John Ransom

You’d think when the Huffington Post’s top writer on finance writes about the tax code, he’d understand at least how the tax code works. But in an age when “finance” editors, like the HuffPo’s Mark Gongloff, are demonstrably anti-business, pro-Occupy and work as shills for progressive ideas, facts take a back seat to ideology, outrage and agendas.

The latest outrage Gongloff has taken issue with is how little of the U.S. tax revenue, on a percentage basis, is generated by corporate taxes, as opposed to the good old days of the 1950s.

He even has a chart to prove it

“What this shows,” writes Gongloff, “is how dramatically corporate tax contributions have shrunk in the past several decades, and how our personal taxes have risen to fill the gap. Payroll taxes now make up 35 percent of all federal government tax receipts, up from 11 percent in 1950. Corporate income taxes, meanwhile, now make up less than 10 percent of federal revenue, down from about 26 percent in 1950.”

The chart actually shows none of that.

While technically it’s true that corporate taxes as a percentage basis have gone down, individual taxes aren’t going up in order to fund tax cuts for corporations. Corporations are generating more tax revenues then they did in the good old days, in fact.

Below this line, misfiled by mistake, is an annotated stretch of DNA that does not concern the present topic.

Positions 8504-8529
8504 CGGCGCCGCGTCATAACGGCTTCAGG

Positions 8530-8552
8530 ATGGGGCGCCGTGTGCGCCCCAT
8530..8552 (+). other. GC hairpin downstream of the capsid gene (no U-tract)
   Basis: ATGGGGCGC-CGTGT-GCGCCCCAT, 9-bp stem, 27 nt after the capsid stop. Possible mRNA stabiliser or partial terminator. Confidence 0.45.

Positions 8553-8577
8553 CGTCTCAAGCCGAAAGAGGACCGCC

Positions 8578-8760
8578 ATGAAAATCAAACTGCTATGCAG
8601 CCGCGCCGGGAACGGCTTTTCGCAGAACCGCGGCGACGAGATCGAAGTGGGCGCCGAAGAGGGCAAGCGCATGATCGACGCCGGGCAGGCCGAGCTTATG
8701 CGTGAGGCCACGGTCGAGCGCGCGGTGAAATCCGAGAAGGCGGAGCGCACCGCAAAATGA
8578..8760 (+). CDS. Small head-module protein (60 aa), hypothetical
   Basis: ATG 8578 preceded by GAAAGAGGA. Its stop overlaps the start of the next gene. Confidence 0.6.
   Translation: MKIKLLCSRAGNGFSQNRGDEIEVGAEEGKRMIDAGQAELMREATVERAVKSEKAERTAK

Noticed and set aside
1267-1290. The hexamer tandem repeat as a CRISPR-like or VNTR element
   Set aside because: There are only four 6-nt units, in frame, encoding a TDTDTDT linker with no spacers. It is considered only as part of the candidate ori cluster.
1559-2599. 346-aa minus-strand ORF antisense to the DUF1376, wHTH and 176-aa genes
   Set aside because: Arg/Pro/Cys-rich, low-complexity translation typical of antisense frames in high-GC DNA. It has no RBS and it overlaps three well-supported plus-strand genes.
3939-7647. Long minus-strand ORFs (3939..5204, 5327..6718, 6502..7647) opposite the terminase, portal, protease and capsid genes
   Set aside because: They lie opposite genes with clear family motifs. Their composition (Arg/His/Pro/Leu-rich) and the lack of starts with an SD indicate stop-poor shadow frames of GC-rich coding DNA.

Payroll taxes are going up because programs like Social Security and Medicaid-Medicare-which are funded by payroll taxes- are growing faster than any other area of the government budget.

In other words, the “garbage in” in the guise of payroll taxes is growing because social insurance programs, like Social Security, are sending the “garbage out” in the form of higher expenses for an aging population.

And as even Gongloff acknowledges in a later update to his story, “[the] chart of course does not reflect the fact that employers typically cover half of the payroll taxes collected by the government. Assuming companies pay half of the payroll taxes in this chart, the total tax burden for individual Americans is reduced to about 63 percent of total federal revenue, instead of 81 percent, as I estimated in an earlier version of this story. But that is up from about 45 percent in 1950.”

Gongloff doesn’t understand how payroll taxes work apparently- or as liberals would say, he doesn’t care.

John Ransom

John Ransom’s writings on politics and finance have appeared in the Los Angeles Business Journal, the Colorado Statesman, Pajamas Media and Registered Rep Magazine amongst others. Until 9/11, Ransom worked primarily in finance as an investment executive for NYSE member firm Raymond James and Associates, JW Charles and as a new business development executive at Mutual Service Corporation. He lives in San Diego. You can follow him on twitter @bamransom.

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